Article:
By LARRY VAUGHT
Sometimes when a player transfers, it works out best for everybody.
That’s what seems to have happened with Michigan sophomore Charles Matthews, who was named the most outstanding player in the regional after scoring 17 points in a win over Florida State that put Michigan into the Final Four.
The Chicago native spent one year at Kentucky playing behind his high school friend Tyler Ulis and Jamal Murray. He was ranked as the nation’s 59th best player when he signed with UK and had finished second to Villanova’s Jalen Brunson in voting for Illinois Mr. Basketball. But he averaged just 0.9 points and 7.9 minutes per game during the final 24 games of that freshman season.
When Kentucky added Malik Monk and De’Aaron Fox for what would have been his sophomore season, he transferred to Michigan and sat out last year.
“Very happy for @1CMatthews for being named the West Region’s most outstanding player and making the Final Four. A terrific player and a great young man,” Kentucky coach John Calipari posted on Twitter about Matthews.
Matthews’ dream when he came to UK was to win a national title. Now he gets the chance to play in a Final Four that Ulis, Murray, Fox and Monk didn’t.
“Here’s a kid that was so highly recruited, and Michigan didn’t recruit him at all,” Michigan coach John Beilein said. “I had no knowledge of him until his high school coach called me after he had decided he was going to transfer. For him to come in and just buy in, I’m talking 1,000 percent, to culture, to individual workouts, scouting reports, to all the things that sometimes guys who are recruited so highly have a hard time buying into.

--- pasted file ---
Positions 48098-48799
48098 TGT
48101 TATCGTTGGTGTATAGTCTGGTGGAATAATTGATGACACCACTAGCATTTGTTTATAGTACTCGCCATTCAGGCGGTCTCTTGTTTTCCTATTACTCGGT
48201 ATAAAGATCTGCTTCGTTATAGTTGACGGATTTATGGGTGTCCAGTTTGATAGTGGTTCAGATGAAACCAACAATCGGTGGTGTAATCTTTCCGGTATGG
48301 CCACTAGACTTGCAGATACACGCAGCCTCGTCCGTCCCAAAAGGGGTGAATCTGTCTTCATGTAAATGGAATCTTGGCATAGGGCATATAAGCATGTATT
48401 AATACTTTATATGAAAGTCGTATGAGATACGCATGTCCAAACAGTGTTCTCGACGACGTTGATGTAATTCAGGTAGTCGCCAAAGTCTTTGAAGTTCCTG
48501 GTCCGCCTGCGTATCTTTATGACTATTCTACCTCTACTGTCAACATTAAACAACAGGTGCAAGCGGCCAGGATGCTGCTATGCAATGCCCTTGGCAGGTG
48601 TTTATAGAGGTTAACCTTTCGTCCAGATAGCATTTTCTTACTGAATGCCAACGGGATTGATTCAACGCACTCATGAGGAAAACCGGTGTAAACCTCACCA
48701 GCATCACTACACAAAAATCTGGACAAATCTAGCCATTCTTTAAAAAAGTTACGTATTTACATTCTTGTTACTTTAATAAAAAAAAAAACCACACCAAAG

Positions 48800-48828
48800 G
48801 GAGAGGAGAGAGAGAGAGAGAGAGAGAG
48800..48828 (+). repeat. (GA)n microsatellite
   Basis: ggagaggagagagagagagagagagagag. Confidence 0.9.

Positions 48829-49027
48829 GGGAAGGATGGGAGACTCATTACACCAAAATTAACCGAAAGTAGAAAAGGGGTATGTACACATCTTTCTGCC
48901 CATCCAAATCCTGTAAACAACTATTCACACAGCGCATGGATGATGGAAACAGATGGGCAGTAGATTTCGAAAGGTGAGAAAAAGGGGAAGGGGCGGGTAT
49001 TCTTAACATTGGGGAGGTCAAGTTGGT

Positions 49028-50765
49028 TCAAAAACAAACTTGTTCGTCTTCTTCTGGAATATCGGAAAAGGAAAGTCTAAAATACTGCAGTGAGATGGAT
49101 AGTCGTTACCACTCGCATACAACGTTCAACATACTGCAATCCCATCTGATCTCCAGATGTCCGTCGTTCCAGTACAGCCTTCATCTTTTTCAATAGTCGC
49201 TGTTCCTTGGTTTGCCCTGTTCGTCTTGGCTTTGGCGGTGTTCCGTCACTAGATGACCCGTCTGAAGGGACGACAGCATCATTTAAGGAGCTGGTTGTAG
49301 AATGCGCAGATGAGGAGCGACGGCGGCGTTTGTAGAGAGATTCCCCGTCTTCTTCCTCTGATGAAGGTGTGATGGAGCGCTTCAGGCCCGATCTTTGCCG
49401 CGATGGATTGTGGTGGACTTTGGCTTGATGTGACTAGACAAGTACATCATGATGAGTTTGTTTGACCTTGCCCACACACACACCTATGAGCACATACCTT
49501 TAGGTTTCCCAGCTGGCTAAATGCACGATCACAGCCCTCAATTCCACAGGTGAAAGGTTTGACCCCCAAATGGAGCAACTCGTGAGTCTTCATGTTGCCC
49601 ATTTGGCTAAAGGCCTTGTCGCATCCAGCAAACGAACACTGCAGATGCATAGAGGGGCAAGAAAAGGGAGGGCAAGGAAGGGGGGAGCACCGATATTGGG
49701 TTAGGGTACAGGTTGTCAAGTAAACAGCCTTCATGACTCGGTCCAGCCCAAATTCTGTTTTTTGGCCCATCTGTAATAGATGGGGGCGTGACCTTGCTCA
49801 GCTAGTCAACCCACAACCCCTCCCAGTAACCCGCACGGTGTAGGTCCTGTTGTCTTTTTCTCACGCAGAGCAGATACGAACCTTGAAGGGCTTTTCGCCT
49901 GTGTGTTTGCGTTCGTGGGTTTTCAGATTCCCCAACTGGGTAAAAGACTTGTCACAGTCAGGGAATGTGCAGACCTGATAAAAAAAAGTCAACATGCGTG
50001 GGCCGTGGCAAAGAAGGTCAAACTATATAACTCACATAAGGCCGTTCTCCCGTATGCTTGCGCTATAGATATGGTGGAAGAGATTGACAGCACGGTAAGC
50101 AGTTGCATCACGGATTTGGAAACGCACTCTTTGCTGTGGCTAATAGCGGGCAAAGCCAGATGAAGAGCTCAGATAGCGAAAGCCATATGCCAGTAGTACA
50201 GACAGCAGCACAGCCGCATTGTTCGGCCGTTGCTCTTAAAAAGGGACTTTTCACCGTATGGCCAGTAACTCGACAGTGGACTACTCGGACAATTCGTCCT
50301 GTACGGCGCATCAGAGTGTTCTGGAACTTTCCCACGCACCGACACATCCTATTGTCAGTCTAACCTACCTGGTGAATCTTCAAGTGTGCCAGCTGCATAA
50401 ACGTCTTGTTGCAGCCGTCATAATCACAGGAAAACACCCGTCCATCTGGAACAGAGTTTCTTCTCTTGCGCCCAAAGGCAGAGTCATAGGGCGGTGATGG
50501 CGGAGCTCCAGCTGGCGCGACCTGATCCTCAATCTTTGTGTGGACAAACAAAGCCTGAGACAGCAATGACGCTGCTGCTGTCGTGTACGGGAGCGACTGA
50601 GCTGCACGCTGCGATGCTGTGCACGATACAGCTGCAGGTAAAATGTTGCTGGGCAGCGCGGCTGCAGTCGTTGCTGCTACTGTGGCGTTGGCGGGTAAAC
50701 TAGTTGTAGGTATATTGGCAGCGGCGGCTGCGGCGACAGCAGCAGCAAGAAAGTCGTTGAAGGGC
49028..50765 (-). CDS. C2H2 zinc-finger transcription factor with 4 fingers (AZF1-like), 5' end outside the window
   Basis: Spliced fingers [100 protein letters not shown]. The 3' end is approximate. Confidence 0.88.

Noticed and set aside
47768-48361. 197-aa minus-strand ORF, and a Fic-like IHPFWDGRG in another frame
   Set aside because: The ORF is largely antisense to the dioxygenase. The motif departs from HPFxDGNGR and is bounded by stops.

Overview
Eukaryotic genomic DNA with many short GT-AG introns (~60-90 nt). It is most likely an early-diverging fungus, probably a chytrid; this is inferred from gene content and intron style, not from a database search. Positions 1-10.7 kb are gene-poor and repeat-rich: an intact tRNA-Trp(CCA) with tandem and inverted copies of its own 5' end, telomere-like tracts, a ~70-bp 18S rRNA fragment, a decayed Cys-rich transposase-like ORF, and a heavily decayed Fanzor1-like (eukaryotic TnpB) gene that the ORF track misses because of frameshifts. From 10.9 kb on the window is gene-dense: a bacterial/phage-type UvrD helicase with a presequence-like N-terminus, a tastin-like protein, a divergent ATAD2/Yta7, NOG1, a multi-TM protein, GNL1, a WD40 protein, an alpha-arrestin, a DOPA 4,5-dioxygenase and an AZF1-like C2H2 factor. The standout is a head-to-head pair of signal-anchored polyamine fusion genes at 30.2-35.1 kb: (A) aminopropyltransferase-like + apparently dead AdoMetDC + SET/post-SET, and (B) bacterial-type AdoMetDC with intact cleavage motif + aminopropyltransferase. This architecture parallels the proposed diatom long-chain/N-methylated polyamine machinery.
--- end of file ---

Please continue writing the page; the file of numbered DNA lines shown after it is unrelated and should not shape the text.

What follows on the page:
“So many times they’ve been told they’re the greatest, and now you say, no, these are weaknesses we’re going to work on. These are blind spots. There has been none of that. He is just trying to get better. He really was struggling in January to understand what his role would be and what he should do. Now he’s got a pretty good defined role right now. I can’t wait to work with him this week, and then over the summer and next year as well.”
Matthews said he spent a lot of time running to the top of the bleacher during his transfer year when he would make a turnover in practice.
“But I stayed with it. Coach stayed on me. He continued to believe in me, and that continued to help my confidence grow. My teammates believe in me, and I believe in them. So it’s just been a special feeling,” Matthews said.
Michigan has now won 13 straight games going into Saturday’s Final Four matchup against Loyola, the tourney’s Cinderella.
“We don’t get caught up in the win streak that we’re on. Like most of the guys, we didn’t even know we were on a 13-game win streak. We just take everything one day at a time and we stay connected through it all. When you have guys like that who are truly your brothers, anything’s possible,” Matthew said. “We have a great fan base. The support they show us, it boosts us up, and we’re so thankful for the whole Michigan families.”
However, Matthews admitted he did not know about Sister Jean, the national celebrity now from Loyola?
“I don’t really know who she is. I don’t know who Sister Jean is, no disrespect,” he said.
It’s not because outside of a few Michigan fans, few knew much about Charles Matthews going into this season, either.